Still from Andrei Tarkovsky’s Stalker.
I recently fell asleep in a movie theater. I think the movie is a masterpiece. An hour in, the three main characters, on an expedition into mysterious territory called simply the Zone, have just emerged from a slog through an aqueduct, shouting over the sound of crashing water. They each lie down, exhausted, on the brown-green moss that blankets the water’s edge. The characters speak with each other about where they are going, and for what. It is a late-night road-motel talk—fatigued, but searching. A character called Writer begins a monologue about fame, the future, technology, and soon it doesn’t matter, because he is talking to himself, in the shorthand that exists only in each individual head, using big, meaningless, opaquely personal words like “Life” and “Art.” What matters is the tone of his voice—soft and drifting and stretched seemingly over one long yawn. He is talking himself to sleep. A guitar drone intensifies. And as he went on, I found myself becoming heavily tired, too, and I slumped over. I had a dream that I cannot remember, except that it feels like a kernel lodged under my tongue, and involved a river. I woke up only when a tall man sitting next to me gently tousled my hair and told me in a stage whisper that I had spilled popcorn all over my lap. The characters are sitting up, awake now, listening to a voice telling them about his dream. In my memory of the film, there is a blank.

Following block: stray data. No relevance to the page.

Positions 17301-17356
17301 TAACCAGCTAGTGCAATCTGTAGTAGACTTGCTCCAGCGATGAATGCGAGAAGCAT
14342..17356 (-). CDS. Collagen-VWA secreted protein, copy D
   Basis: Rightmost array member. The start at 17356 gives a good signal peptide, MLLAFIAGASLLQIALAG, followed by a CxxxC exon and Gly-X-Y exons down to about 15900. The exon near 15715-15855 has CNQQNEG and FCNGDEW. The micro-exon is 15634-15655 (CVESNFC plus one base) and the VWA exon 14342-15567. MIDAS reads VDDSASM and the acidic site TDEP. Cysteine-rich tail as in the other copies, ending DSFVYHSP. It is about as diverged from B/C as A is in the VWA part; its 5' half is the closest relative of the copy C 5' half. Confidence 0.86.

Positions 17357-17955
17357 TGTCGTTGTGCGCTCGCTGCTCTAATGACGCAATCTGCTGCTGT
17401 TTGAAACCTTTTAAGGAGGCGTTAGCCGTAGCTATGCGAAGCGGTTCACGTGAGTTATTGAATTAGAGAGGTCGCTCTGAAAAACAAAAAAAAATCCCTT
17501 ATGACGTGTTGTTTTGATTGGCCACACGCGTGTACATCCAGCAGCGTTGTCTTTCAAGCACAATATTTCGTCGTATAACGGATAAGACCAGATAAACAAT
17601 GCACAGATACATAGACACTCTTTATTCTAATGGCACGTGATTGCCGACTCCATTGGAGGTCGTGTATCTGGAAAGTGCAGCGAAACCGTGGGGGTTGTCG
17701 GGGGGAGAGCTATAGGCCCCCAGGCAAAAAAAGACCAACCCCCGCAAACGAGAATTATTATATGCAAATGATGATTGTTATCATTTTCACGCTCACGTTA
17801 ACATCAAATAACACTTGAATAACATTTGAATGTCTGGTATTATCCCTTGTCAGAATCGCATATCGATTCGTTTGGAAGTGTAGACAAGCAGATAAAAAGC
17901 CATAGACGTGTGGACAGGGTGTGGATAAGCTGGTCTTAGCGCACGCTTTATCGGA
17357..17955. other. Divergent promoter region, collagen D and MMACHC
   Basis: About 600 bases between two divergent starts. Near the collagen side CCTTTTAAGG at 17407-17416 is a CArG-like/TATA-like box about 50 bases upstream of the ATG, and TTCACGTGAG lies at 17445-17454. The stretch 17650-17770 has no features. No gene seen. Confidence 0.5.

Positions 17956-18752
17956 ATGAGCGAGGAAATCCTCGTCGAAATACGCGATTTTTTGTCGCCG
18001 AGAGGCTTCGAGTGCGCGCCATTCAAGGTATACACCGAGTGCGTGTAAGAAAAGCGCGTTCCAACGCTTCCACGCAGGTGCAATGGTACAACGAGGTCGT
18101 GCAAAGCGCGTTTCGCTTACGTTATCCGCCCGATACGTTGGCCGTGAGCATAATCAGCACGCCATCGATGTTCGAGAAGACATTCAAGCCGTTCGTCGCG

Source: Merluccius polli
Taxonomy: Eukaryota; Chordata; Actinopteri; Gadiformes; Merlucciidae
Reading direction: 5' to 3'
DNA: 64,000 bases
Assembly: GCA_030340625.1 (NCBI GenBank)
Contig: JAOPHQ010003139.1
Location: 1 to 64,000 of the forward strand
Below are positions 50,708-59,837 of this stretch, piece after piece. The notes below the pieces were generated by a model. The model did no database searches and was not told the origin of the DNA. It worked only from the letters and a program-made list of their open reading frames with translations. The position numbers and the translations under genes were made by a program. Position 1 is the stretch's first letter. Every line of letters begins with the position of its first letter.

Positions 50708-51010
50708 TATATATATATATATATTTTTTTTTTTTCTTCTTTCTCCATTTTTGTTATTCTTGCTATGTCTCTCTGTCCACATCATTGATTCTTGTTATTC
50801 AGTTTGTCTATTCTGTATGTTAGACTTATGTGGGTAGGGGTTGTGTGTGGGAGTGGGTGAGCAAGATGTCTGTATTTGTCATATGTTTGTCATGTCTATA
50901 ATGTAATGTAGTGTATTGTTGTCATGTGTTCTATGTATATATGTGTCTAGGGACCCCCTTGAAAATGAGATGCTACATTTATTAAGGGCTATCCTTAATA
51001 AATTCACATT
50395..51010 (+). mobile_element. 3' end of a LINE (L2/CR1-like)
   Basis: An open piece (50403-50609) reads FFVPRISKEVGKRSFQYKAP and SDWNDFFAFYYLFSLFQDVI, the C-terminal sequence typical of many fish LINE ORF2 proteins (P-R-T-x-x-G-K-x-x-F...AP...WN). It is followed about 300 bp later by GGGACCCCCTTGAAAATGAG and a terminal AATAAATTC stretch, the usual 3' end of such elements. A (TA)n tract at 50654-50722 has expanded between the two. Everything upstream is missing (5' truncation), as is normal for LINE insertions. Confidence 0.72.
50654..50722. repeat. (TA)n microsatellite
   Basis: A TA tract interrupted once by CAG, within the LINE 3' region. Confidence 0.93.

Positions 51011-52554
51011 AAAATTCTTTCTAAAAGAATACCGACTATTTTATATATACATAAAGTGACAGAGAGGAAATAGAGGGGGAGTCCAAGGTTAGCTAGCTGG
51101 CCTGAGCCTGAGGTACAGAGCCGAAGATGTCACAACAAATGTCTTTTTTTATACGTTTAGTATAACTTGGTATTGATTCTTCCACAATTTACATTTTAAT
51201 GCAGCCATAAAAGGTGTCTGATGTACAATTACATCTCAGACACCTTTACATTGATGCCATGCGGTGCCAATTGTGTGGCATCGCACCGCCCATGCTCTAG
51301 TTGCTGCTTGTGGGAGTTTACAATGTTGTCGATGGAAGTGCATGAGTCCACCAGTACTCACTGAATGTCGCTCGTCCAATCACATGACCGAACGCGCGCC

The movie was Andrei Tarkovsky’s Stalker, recently remastered and finishing its months-long run at the IFC Center. Geoff Dyer wrote about the film and his relationship with it for our Fall 2011 issue, in “Into the Zone,” an excerpt from his full-length book Zona. “Into the Zone” is, as much as an essay can be like a movie, an imitation of Stalker. The essay proceeds by summarizing each scene of the movie chronologically. Each scene summary takes on the pace and tone of the scene being described. When the pace picks up, so does Dyer’s prose, and his thoughts come quick and abbreviated. When the movie slows to a pan, or arrests on a static shot, so does Dyer, and he takes the placid moments to tell us things he knows, stories, about Tarkovsky: about Tarkovsky and his relationship with Michelangelo Antonioni, about the fights Tarkovsky had with Mosfilm over the meditative pace of Stalker, about Flaubert and style, inventories of films shown in other films, about time as it exists and is manipulated by movies, about his desire for a drink when he sees characters drinking, and finally, during the scene Dyer calls “one of the great sequences in the history of cinema”—the long, seemingly unbroken shot of the trolley ride into the Zone itself—about himself and things he wants and can’t have. “Into the Zone” is Dyer’s thought, in all its allusiveness and wit and sneaky brilliance, welded inextricably to the rhythms of Stalker. This is the only narrow path to Stalker—a film that is both direct and maddeningly slippery. Read More